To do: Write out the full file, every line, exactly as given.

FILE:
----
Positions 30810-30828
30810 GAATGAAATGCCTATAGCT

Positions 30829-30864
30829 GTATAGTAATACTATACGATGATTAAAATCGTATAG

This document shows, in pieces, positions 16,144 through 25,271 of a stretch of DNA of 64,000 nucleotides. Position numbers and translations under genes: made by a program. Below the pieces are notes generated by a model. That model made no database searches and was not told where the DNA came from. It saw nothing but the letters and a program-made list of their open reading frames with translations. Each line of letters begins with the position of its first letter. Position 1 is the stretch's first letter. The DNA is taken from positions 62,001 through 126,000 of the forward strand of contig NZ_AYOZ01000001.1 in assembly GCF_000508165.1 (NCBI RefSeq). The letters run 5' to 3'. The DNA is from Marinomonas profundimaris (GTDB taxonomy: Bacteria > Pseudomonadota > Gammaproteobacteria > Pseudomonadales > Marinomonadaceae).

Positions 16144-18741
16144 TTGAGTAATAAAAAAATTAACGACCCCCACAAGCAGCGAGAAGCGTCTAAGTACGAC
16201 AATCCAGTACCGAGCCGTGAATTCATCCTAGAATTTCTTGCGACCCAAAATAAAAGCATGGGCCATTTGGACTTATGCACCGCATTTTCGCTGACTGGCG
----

Positions 30810-30828
30810 GAATGAAATGCCTATAGCT

Positions 30829-30864
30829 GTATAGTAATACTATACGATGATTAAAATCGTATAG

This document shows, in pieces, positions 16,144 through 25,271 of a stretch of DNA of 64,000 nucleotides. Position numbers and translations under genes: made by a program. Below the pieces are notes generated by a model. That model made no database searches and was not told where the DNA came from. It saw nothing but the letters and a program-made list of their open reading frames with translations. Each line of letters begins with the position of its first letter. Position 1 is the stretch's first letter. The DNA is taken from positions 62,001 through 126,000 of the forward strand of contig NZ_AYOZ01000001.1 in assembly GCF_000508165.1 (NCBI RefSeq). The letters run 5' to 3'. The DNA is from Marinomonas profundimaris (GTDB taxonomy: Bacteria > Pseudomonadota > Gammaproteobacteria > Pseudomonadales > Marinomonadaceae).

Positions 16144-18741
16144 TTGAGTAATAAAAAAATTAACGACCCCCACAAGCAGCGAGAAGCGTCTAAGTACGAC
16201 AATCCAGTACCGAGCCGTGAATTCATCCTAGAATTTCTTGCGACCCAAAATAAAAGCATGGGCCATTTGGACTTATGCACCGCATTTTCGCTGACTGGCG